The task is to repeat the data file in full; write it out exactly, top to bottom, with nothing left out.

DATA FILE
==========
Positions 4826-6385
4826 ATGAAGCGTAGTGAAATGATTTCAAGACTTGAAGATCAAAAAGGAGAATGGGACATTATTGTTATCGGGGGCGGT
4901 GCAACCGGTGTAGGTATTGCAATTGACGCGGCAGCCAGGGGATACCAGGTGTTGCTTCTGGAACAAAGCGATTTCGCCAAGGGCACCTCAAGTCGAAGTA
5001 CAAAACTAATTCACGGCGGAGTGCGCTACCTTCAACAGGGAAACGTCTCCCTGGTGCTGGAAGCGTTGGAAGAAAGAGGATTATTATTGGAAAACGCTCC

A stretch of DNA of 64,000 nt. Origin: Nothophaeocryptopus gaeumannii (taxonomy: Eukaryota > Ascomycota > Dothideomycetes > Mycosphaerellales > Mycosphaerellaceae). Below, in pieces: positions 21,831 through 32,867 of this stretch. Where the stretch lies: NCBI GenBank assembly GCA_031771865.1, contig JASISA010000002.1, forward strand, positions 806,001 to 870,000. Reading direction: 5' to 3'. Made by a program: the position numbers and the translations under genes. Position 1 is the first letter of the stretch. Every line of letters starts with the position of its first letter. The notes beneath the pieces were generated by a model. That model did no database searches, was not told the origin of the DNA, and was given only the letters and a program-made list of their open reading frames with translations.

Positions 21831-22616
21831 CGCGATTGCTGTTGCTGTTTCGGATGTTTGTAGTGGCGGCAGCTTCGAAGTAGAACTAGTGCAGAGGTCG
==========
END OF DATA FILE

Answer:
Positions 4826-6385
4826 ATGAAGCGTAGTGAAATGATTTCAAGACTTGAAGATCAAAAAGGAGAATGGGACATTATTGTTATCGGGGGCGGT
4901 GCAACCGGTGTAGGTATTGCAATTGACGCGGCAGCCAGGGGATACCAGGTGTTGCTTCTGGAACAAAGCGATTTCGCCAAGGGCACCTCAAGTCGAAGTA
5001 CAAAACTAATTCACGGCGGAGTGCGCTACCTTCAACAGGGAAACGTCTCCCTGGTGCTGGAAGCGTTGGAAGAAAGAGGATTATTATTGGAAAACGCTCC

A stretch of DNA of 64,000 nt. Origin: Nothophaeocryptopus gaeumannii (taxonomy: Eukaryota > Ascomycota > Dothideomycetes > Mycosphaerellales > Mycosphaerellaceae). Below, in pieces: positions 21,831 through 32,867 of this stretch. Where the stretch lies: NCBI GenBank assembly GCA_031771865.1, contig JASISA010000002.1, forward strand, positions 806,001 to 870,000. Reading direction: 5' to 3'. Made by a program: the position numbers and the translations under genes. Position 1 is the first letter of the stretch. Every line of letters starts with the position of its first letter. The notes beneath the pieces were generated by a model. That model did no database searches, was not told the origin of the DNA, and was given only the letters and a program-made list of their open reading frames with translations.

Positions 21831-22616
21831 CGCGATTGCTGTTGCTGTTTCGGATGTTTGTAGTGGCGGCAGCTTCGAAGTAGAACTAGTGCAGAGGTCG